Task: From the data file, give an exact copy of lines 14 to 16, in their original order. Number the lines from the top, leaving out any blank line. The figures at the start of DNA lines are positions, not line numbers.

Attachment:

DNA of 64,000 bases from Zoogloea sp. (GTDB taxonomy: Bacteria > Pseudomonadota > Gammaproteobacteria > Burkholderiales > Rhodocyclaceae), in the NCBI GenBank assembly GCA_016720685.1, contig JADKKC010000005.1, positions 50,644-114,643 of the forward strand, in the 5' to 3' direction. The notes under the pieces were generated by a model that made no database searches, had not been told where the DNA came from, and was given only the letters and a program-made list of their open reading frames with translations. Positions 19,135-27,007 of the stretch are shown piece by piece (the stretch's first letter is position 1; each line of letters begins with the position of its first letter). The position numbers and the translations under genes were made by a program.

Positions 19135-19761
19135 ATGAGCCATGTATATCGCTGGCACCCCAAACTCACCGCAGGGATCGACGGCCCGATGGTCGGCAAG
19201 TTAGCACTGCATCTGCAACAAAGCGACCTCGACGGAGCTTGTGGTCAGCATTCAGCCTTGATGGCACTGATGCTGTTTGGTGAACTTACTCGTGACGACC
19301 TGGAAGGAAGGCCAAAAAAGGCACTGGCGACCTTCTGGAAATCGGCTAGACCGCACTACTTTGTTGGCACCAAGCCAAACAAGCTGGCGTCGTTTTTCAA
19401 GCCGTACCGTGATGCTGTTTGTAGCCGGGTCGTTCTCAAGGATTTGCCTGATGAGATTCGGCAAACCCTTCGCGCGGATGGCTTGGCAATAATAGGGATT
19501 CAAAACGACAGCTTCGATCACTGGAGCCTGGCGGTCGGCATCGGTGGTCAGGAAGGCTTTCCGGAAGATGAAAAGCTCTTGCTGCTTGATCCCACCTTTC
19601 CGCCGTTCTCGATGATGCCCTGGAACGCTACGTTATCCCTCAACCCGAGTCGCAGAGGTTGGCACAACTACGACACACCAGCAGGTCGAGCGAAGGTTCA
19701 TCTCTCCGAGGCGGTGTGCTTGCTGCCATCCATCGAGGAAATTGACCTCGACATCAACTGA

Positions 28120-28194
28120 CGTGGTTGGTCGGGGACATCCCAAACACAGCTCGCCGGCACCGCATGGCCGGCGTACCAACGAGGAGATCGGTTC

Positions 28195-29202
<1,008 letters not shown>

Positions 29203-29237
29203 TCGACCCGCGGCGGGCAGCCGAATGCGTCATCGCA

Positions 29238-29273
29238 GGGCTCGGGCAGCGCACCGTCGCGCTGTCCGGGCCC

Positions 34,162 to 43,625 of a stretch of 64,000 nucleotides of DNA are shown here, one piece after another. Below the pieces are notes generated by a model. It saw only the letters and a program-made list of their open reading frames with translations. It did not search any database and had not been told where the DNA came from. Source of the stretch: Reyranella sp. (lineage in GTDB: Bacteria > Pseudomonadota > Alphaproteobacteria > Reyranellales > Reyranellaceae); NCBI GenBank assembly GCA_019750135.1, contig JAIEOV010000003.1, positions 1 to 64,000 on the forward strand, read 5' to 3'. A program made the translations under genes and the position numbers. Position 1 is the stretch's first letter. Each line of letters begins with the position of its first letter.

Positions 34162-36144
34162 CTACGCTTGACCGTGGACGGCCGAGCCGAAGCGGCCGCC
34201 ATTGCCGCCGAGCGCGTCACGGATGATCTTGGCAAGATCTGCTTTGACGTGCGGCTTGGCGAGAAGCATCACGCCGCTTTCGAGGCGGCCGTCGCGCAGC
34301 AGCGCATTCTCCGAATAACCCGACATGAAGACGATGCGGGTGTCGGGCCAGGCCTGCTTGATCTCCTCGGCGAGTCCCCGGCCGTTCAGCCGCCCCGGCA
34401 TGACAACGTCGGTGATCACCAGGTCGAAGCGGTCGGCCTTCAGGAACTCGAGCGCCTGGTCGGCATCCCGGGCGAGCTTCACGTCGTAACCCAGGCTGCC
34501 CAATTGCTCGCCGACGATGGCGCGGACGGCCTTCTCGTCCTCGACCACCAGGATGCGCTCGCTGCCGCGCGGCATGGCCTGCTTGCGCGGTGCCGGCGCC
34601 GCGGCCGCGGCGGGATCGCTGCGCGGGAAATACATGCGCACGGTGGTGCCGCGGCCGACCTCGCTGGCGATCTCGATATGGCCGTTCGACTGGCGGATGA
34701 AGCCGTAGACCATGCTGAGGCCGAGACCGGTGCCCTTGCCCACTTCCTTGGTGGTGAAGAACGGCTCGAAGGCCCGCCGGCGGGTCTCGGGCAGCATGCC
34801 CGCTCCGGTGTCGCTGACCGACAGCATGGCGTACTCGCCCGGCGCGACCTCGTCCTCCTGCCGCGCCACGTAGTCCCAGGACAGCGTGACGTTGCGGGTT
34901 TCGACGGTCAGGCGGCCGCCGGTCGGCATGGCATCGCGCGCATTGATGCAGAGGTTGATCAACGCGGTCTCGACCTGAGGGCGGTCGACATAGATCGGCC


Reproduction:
Positions 29203-29237
29203 TCGACCCGCGGCGGGCAGCCGAATGCGTCATCGCA

Positions 29238-29273